LAS Faculty: Colin Wren, Department of Anthropology
Anthropogenic climate change is currently driving environmental transformation on a scale and at a pace that exceeds historical records. This represents an undeniably serious challenge to existing social, political, and economic systems. Humans have successfully faced similar challenges in the past, however. The archaeological record and Earth archives offer rare opportunities to observe the complex interaction between environmental and human systems under different climate regimes and at different spatial and temporal scales. The archaeology of climate change offers opportunities to identify the factors that promoted human resilience in the past and apply the knowledge gained to the present, contributing a much-needed, long-term perspective to climate research. One of the strengths of the archaeological record is the cultural diversity it encompasses, which offers alternatives to the solutions proposed from within the Western agro-industrial complex, which might not be viable cross-culturally. While contemporary climate discourse focuses on the importance of biodiversity, we highlight the importance of cultural diversity as a source of resilience.
Jennifer Kling, Assistant Professor of Philosophy, and Max Shulman, Assistant Professor of Theatre and Dance, will co-direct a project recently funded by the National Endowment for the Humanities (NEH). The title of the project is “To the Battlefield and Back Again: Conversations on War, Trauma and Life After Service.” Read more from the article in the Communique, written by Mark Belcher.
Pamela Miller, an Anthropology and History alum, was recently featured on #IAMIMSC. A select quote from her feature: “My duties include programing projects that guide archaeological and architectural inventories and updating each Installation Cultural Resources Management Plan. I also program projects related to Native American ethnographic studies and identification of properties of traditional, religious and cultural importance to 36 federally-recognized tribes with a cultural affiliation to the Front Range of Colorado and Wyoming.”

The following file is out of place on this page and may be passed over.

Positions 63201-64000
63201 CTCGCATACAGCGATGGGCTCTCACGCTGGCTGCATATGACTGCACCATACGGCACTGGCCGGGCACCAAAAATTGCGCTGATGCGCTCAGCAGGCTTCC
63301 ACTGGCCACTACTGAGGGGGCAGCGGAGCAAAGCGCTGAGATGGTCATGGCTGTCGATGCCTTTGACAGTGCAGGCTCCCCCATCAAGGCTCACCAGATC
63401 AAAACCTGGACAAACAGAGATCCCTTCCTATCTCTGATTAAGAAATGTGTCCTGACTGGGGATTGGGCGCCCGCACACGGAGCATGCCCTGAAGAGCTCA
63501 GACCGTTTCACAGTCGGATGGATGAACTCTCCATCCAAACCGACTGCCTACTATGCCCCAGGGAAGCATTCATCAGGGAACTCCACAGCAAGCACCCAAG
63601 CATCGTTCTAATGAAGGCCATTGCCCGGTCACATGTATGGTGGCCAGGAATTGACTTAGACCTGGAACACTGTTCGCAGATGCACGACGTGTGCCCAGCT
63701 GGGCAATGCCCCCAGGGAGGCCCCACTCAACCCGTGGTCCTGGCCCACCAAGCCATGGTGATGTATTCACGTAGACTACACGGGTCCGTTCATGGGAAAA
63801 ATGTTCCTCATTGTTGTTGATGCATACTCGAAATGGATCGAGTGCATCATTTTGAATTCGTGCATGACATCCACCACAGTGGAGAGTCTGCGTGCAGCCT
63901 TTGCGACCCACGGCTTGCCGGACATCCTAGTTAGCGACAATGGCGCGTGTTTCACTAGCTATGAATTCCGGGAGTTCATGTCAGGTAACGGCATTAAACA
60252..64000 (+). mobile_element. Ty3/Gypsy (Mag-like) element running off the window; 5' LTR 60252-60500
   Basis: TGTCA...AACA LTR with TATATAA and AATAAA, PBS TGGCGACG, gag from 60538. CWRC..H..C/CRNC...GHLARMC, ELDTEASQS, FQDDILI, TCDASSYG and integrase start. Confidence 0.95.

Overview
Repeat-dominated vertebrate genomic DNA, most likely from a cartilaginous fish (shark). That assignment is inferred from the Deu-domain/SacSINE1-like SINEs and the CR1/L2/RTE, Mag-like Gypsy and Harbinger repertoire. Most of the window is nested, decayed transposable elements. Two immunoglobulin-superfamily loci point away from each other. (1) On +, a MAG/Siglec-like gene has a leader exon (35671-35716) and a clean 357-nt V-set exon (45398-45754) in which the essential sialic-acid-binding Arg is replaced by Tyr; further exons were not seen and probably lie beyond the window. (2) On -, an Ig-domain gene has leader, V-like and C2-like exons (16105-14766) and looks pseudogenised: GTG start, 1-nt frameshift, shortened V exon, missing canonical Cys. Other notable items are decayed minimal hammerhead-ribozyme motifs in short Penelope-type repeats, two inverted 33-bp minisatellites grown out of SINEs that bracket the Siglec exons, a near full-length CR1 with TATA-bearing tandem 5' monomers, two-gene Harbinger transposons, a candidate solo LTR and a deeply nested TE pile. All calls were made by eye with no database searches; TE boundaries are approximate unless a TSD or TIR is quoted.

Samone Roberts, a 2020 Communications B.A. graduate, recently won a Silver Telly Award for the short animated film she made as a student in the Digital Filmmaking Track of the Communication Department. Her film, The Gardener, was made with the assistance of an LAS Student-Faculty Research and Creative Works grant that was awarded to Samone and her mentor, David Nelson, Professor and Chair of Communication. The Gardener was one of only 20 films in the country that won a Silver Telly in the Student Category. Professor Nelson first met Samone when she was in his Freshman Seminar class “Storytelling: From Casablanca to Star Wars”. She told him then that she would like to make an animated film someday.
Study.com has published its 2021 rankings, and UCCS was ranked #7 on their list Best Online Bachelor’s Degrees in Communications. To compile the list study.com considered hundreds of universities across the country and selected University of Colorado Colorado Springs based on academic and career resources, the quality of education, faculty, and more.
The online BA in Communications at UCCS is designed to provide a well-rounded overview of the field of communication and includes multiple electives to customize the program to students’ specific interests.